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Re: The Hyperloop: BUSTED
« Reply #391 on: August 22, 2019, 01:34:42 pm »
I got the impression that it's a much better technology in most respects, especially the elevated tracks, it just seems to be an energy requirement thing.
Well the current high speed rail solution eventually won because of its compatibility with the existing railway infrastructure in China. Rescuing a stuck maglev train is a lot more difficult than rescuing a stuck railway train too. And the compatibility with existing infrastructure allows traditional locomotives being used as rescue engines on HSR.

Current China HSR system also make extensive use of elevated tracks too, with 4 out of 5 longest bridges in the world being part of mainland China's HSR network (and the remaining one on Taiwan's THSR.)
 

Online coppice

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Re: The Hyperloop: BUSTED
« Reply #392 on: August 22, 2019, 01:55:46 pm »
There was even a debate on how Beijing-Shanghai HSR should be built - railways or maglev, and in early years the maglev solution was actually preferred since it is fundamentally faster.

I got the impression that it's a much better technology in most respects, especially the elevated tracks, it just seems to be an energy requirement thing.
The big thing with maglev is the need for extremely rigid track. Trying to stabilise a train on a flexible track has defeated engineers so far. Making the track really rigid, rather than just strong enough to support the load, means the maglev in Shanghai uses an enormous amount of concrete. I don't think there is any particular issue with the track being elevated, but if they had made it at ground level it would have needed just as much piling, and just as thick a concrete bed to achieve the required rigidity.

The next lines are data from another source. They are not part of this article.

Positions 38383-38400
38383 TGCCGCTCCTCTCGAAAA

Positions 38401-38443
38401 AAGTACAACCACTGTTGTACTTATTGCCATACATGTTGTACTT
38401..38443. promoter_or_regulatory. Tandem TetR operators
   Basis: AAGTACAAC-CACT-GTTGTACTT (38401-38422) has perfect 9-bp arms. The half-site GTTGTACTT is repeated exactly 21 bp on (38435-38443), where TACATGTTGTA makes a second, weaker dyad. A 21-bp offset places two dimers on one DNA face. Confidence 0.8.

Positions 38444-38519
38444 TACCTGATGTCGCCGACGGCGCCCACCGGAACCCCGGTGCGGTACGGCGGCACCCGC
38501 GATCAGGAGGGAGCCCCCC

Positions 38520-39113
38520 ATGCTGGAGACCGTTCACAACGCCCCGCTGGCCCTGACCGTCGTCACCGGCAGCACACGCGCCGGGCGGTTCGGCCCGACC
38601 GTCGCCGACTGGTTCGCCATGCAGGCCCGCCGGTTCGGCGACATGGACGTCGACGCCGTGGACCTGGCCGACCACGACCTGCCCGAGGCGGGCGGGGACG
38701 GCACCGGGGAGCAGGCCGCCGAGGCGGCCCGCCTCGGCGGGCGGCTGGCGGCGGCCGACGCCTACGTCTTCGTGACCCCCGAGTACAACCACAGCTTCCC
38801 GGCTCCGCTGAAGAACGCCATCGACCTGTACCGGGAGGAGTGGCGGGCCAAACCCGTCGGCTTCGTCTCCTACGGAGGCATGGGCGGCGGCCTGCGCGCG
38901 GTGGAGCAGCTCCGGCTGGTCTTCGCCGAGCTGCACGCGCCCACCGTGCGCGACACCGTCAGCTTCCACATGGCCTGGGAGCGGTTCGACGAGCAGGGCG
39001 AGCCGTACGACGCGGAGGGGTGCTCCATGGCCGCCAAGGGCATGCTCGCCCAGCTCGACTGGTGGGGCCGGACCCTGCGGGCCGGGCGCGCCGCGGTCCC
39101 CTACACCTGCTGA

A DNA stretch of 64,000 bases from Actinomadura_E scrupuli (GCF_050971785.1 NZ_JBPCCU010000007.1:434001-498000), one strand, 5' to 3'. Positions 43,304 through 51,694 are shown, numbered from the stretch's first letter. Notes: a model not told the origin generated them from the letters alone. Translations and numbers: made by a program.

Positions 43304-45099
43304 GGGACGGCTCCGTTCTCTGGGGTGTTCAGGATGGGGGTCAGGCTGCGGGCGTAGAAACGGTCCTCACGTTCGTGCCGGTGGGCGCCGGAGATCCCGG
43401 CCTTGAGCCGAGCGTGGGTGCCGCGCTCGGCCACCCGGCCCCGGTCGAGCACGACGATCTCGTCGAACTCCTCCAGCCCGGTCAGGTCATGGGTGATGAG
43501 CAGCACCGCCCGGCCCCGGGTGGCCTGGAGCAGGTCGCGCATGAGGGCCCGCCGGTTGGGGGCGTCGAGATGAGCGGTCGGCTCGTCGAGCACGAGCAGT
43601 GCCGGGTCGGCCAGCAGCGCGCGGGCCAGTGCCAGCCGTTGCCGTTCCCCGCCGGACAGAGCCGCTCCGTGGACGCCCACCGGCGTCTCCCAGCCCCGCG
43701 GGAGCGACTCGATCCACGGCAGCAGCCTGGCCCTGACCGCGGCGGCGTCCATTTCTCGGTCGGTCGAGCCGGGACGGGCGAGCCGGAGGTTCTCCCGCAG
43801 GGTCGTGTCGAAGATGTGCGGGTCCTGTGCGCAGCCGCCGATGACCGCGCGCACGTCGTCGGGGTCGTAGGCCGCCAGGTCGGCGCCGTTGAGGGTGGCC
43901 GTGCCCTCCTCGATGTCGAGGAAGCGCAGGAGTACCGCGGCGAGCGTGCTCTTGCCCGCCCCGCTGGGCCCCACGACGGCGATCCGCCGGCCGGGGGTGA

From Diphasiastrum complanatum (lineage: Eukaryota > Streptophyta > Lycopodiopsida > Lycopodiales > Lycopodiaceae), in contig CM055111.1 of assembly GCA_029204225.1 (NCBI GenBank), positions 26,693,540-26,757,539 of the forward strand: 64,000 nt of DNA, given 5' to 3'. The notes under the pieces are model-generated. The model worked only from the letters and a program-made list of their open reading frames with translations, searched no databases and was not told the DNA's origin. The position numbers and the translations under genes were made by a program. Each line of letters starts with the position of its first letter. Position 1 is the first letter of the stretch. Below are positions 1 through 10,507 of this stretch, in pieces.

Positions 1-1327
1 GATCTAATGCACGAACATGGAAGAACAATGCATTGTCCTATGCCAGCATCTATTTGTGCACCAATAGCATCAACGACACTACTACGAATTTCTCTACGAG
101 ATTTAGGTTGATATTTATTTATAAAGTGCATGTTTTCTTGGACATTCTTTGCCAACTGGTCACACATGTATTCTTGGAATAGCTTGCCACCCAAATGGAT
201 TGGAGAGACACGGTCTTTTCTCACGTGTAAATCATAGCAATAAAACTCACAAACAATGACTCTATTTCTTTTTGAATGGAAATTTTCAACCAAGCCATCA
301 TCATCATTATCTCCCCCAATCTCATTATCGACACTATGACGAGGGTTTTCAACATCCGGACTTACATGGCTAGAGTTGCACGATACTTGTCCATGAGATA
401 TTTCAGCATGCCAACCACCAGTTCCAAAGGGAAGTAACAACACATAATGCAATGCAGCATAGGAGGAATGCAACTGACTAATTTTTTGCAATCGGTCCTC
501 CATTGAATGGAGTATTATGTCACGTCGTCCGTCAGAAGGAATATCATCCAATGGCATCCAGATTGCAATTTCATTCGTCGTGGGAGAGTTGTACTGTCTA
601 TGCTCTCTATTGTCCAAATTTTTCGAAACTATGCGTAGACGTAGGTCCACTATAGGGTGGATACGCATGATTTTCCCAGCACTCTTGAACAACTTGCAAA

Most people who think maglev should be low loss compared to a train seem to think of a train like a car. However, steel wheels have very low losses. As a kid we used to push lines of freight carriages around the local sidings at night. With persistence, even 3 or 4 small boys could get an enormous mass moving quite fast, because the rolling resistance is so low. If you look at the massive long distance freight trains in America, they don't go all that fast, but they are able to sustain the movement of kilometres of carriages with just the pull on one traction unit.
 

Offline boffin

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Re: The Hyperloop: BUSTED
« Reply #393 on: August 22, 2019, 04:11:52 pm »
The incremental speed from 300kmph to 400 isn't really going to save you that much in total time, once you factor in start/stop.  It would have to be a pretty significant distance before it was enough difference